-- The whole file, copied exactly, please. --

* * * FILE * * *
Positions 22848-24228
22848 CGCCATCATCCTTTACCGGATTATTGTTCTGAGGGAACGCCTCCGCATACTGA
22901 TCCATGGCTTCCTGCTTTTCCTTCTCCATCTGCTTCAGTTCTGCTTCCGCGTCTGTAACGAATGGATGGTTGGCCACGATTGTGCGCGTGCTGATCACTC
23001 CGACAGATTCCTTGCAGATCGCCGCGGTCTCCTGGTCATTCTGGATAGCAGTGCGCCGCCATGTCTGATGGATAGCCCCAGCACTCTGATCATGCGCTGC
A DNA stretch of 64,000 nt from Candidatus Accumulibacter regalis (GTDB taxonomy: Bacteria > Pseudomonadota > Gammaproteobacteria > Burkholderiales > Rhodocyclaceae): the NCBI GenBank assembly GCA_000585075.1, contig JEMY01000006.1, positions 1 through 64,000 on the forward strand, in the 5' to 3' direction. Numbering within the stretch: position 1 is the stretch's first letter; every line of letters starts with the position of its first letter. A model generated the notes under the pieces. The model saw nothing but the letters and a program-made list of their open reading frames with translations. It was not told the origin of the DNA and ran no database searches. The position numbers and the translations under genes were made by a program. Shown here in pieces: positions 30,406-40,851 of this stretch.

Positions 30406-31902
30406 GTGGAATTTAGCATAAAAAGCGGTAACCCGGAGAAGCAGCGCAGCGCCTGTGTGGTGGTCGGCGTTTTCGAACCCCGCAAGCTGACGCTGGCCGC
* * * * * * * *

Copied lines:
Positions 22848-24228
22848 CGCCATCATCCTTTACCGGATTATTGTTCTGAGGGAACGCCTCCGCATACTGA
22901 TCCATGGCTTCCTGCTTTTCCTTCTCCATCTGCTTCAGTTCTGCTTCCGCGTCTGTAACGAATGGATGGTTGGCCACGATTGTGCGCGTGCTGATCACTC
23001 CGACAGATTCCTTGCAGATCGCCGCGGTCTCCTGGTCATTCTGGATAGCAGTGCGCCGCCATGTCTGATGGATAGCCCCAGCACTCTGATCATGCGCTGC
A DNA stretch of 64,000 nt from Candidatus Accumulibacter regalis (GTDB taxonomy: Bacteria > Pseudomonadota > Gammaproteobacteria > Burkholderiales > Rhodocyclaceae): the NCBI GenBank assembly GCA_000585075.1, contig JEMY01000006.1, positions 1 through 64,000 on the forward strand, in the 5' to 3' direction. Numbering within the stretch: position 1 is the stretch's first letter; every line of letters starts with the position of its first letter. A model generated the notes under the pieces. The model saw nothing but the letters and a program-made list of their open reading frames with translations. It was not told the origin of the DNA and ran no database searches. The position numbers and the translations under genes were made by a program. Shown here in pieces: positions 30,406-40,851 of this stretch.

Positions 30406-31902
30406 GTGGAATTTAGCATAAAAAGCGGTAACCCGGAGAAGCAGCGCAGCGCCTGTGTGGTGGTCGGCGTTTTCGAACCCCGCAAGCTGACGCTGGCCGC